I am sure that everyone knows that the mortgage industry, especially the sub-prime sector, is going through a rough stretch right now. It's all over the news. Every time you turn around, another company is filing Chapter 11, or just closing up shop. The mortgage industry is going through yet another consolidation, only this time the stakes are much higher.
Many brokers are pulling back on their marketing plans until there are signs of stability in the marketplace. Is this the smart thing to do? Well, it really depends on how well developed your ‘pipeline' is. Brokers that have insulated themselves from the current market conditions by offering a diverse portfolio of financial products are not going to feel the pinch of, say, a sub-prime broker. The sub-prime market is going through a transition right now that is unprecedented in recent history.
The current sub-prime mess is shaking the very foundation of the financial markets and brokers are scrambling to try and survive this recent downturn in the market. So, that brings us to the burning question--with all of the uncertainty in the mortgage industry right now, is this a good time to market your company?
Look at it this way. If you take the ‘wait and see' approach and market conditions improve (which many experts believe they will in the not-too-distant future), and you have done nothing in terms of marketing, you will have placed yourself squarely behind the 8-ball. Marketing, whether it is direct mail, telemarketing, Internet leads, or whatever form of marketing you use, is not something where you can ‘flip a switch' and sales leads will come pouring out of the pipeline. Any form of marketing has a ramp-up period.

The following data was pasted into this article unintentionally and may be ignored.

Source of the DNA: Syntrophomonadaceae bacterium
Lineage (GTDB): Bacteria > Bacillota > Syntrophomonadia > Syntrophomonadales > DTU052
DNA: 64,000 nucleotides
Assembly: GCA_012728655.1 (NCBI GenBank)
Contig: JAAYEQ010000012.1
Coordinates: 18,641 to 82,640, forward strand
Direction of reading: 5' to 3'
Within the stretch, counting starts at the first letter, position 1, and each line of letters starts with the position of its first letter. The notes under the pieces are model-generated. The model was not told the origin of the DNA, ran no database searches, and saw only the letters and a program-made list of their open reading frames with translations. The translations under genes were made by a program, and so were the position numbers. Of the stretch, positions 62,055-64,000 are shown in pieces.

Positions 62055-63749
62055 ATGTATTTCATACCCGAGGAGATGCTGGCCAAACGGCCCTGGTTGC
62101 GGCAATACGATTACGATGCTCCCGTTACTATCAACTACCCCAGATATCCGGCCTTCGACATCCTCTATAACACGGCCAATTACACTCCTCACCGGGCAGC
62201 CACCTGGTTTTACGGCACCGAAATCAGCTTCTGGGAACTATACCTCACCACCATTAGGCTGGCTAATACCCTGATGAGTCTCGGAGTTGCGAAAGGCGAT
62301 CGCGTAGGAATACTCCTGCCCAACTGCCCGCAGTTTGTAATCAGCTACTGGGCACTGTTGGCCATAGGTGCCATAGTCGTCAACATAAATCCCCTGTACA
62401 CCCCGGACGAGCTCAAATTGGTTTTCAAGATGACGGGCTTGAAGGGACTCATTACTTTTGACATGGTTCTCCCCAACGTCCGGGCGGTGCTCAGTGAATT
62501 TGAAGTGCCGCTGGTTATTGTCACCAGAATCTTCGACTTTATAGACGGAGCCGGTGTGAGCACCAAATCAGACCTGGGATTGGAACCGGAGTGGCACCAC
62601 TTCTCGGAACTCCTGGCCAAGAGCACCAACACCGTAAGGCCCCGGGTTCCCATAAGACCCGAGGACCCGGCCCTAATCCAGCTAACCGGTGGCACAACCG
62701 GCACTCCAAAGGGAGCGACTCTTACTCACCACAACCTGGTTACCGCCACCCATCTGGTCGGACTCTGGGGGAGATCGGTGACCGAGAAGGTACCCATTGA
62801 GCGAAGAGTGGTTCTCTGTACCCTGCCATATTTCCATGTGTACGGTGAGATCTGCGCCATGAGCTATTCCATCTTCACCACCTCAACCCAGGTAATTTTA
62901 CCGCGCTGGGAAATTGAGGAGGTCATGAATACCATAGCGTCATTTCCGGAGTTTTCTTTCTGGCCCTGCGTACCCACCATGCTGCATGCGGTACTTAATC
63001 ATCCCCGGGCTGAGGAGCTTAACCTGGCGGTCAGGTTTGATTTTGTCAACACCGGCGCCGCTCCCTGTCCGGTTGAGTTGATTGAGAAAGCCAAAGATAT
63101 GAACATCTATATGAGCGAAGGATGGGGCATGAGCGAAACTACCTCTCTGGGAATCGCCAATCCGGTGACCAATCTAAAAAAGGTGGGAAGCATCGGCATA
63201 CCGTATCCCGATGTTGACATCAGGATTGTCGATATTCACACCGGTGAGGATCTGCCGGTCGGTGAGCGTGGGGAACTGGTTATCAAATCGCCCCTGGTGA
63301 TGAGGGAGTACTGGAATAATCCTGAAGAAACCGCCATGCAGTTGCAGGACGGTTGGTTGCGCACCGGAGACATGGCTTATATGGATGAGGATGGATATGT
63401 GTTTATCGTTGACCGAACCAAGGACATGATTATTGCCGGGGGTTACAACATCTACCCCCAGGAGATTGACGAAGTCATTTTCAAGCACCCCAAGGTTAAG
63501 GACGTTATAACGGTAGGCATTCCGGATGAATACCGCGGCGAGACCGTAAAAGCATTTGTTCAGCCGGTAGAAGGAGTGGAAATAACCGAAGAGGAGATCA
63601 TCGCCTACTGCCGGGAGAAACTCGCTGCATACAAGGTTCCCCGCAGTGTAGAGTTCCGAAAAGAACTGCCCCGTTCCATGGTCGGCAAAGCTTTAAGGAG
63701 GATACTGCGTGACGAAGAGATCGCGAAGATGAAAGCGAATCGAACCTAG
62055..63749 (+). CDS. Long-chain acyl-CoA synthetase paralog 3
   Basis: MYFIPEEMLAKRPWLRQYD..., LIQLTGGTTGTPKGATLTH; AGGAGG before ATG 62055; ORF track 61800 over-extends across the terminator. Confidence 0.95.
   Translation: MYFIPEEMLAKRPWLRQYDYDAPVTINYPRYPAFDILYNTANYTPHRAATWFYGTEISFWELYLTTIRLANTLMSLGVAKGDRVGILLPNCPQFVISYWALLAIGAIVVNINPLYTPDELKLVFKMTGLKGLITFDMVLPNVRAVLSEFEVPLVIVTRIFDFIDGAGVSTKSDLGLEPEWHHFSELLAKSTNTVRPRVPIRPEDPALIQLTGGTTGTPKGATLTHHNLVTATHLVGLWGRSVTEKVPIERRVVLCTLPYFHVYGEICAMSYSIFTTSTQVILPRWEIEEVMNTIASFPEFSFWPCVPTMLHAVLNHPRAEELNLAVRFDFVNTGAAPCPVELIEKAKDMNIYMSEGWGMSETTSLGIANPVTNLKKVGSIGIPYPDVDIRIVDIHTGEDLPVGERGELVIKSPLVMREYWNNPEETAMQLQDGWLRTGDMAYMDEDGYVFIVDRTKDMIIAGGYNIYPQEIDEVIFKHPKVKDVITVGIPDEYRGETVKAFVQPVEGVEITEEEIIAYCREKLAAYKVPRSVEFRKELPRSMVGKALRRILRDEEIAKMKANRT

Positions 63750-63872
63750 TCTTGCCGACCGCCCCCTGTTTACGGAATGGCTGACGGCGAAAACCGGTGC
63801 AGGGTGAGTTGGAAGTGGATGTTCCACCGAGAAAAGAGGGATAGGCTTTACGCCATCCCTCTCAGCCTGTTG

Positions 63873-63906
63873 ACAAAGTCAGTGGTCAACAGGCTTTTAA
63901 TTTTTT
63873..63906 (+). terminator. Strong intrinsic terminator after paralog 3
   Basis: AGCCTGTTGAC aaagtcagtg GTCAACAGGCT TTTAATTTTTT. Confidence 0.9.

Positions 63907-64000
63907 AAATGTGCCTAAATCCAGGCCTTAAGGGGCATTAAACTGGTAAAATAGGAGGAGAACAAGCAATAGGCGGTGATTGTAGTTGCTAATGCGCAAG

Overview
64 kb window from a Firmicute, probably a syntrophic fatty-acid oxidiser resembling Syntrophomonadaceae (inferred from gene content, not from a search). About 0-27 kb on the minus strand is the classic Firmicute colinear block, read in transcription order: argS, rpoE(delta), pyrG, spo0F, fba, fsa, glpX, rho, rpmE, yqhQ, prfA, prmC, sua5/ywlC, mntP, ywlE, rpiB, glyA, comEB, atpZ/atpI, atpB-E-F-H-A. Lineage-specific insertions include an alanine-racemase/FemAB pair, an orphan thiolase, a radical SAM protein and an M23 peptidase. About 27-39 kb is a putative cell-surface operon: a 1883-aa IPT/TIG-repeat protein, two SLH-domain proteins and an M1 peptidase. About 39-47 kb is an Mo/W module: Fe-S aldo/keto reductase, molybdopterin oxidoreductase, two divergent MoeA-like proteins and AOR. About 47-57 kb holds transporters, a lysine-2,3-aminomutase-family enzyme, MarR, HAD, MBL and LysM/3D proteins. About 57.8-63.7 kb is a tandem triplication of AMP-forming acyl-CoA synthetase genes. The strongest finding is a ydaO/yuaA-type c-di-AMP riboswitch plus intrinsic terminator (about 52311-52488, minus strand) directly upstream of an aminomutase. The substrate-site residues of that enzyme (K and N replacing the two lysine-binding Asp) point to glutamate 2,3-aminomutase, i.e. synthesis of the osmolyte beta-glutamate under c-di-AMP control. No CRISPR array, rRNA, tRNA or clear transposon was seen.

Let's use direct mail as an example. If someone comes to me today, I can absolutely help him to develop a lead stream, but it will not happen overnight. First, we will need to determine the market sector he wishes to target, then we must identify the ‘profile' of the borrower he seeks to attract, then we must take into account the creative process involved in designing his direct mail piece. Then, we have to produce and mail the piece, and lastly, we have to wait for it to be delivered to the prospect via the United States Post Office.
Brokers will call us up and ask: "How soon before you can get my phone ringing?" The brokers who are hurting for business, or are looking to feed some of their loan officers' leads, think that we have a bucket of leads stored up and can just turn a handle and leads will pour out in their specific geographic area. Well, it is not that simple to generate leads and turn them into return phone calls so quickly.
This is not quite how marketing and sales lead management works. Marketing is a marathon, not a sprint. If you are serious about developing a viable lead source for your company, or for yourself personally, you must understand some key points about marketing.
- Timing. Timing and planning are paramount in order to ensure that your marketing plan succeeds, or has the best chance of success. Sending out a marketing piece touting ‘no money down, no doc or stated income loans' while the restrictions on this type of loan have tightened up dramatically, is going to put you in a precarious position when calls start coming in and you cannot satisfy the needs of your prospects. This will do more to harm your corporate image than enhance it.